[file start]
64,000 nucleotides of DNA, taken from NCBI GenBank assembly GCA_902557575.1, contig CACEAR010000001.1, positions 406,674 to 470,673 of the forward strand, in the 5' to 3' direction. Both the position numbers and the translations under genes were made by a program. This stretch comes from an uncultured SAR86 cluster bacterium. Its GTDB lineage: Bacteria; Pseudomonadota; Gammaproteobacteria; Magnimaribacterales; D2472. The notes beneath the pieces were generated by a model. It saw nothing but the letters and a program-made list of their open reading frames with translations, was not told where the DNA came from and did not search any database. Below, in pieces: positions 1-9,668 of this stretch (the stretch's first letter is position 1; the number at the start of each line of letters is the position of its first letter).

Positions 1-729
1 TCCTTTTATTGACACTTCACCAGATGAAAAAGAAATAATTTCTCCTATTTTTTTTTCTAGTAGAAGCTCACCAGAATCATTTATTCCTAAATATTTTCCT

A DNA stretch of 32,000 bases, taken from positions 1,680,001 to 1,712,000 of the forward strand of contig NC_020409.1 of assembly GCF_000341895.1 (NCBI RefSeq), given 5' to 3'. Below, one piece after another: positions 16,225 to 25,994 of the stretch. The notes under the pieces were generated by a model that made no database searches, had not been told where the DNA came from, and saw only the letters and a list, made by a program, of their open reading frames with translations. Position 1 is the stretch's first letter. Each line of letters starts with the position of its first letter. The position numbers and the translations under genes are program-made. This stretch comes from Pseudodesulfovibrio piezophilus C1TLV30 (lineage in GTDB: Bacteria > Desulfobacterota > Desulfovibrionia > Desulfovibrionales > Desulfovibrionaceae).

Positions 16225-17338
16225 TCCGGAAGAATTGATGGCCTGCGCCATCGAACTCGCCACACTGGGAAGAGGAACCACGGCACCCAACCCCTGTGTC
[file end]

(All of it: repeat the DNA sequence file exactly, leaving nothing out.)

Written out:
64,000 nucleotides of DNA, taken from NCBI GenBank assembly GCA_902557575.1, contig CACEAR010000001.1, positions 406,674 to 470,673 of the forward strand, in the 5' to 3' direction. Both the position numbers and the translations under genes were made by a program. This stretch comes from an uncultured SAR86 cluster bacterium. Its GTDB lineage: Bacteria; Pseudomonadota; Gammaproteobacteria; Magnimaribacterales; D2472. The notes beneath the pieces were generated by a model. It saw nothing but the letters and a program-made list of their open reading frames with translations, was not told where the DNA came from and did not search any database. Below, in pieces: positions 1-9,668 of this stretch (the stretch's first letter is position 1; the number at the start of each line of letters is the position of its first letter).

Positions 1-729
1 TCCTTTTATTGACACTTCACCAGATGAAAAAGAAATAATTTCTCCTATTTTTTTTTCTAGTAGAAGCTCACCAGAATCATTTATTCCTAAATATTTTCCT

A DNA stretch of 32,000 bases, taken from positions 1,680,001 to 1,712,000 of the forward strand of contig NC_020409.1 of assembly GCF_000341895.1 (NCBI RefSeq), given 5' to 3'. Below, one piece after another: positions 16,225 to 25,994 of the stretch. The notes under the pieces were generated by a model that made no database searches, had not been told where the DNA came from, and saw only the letters and a list, made by a program, of their open reading frames with translations. Position 1 is the stretch's first letter. Each line of letters starts with the position of its first letter. The position numbers and the translations under genes are program-made. This stretch comes from Pseudodesulfovibrio piezophilus C1TLV30 (lineage in GTDB: Bacteria > Desulfobacterota > Desulfovibrionia > Desulfovibrionales > Desulfovibrionaceae).

Positions 16225-17338
16225 TCCGGAAGAATTGATGGCCTGCGCCATCGAACTCGCCACACTGGGAAGAGGAACCACGGCACCCAACCCCTGTGTC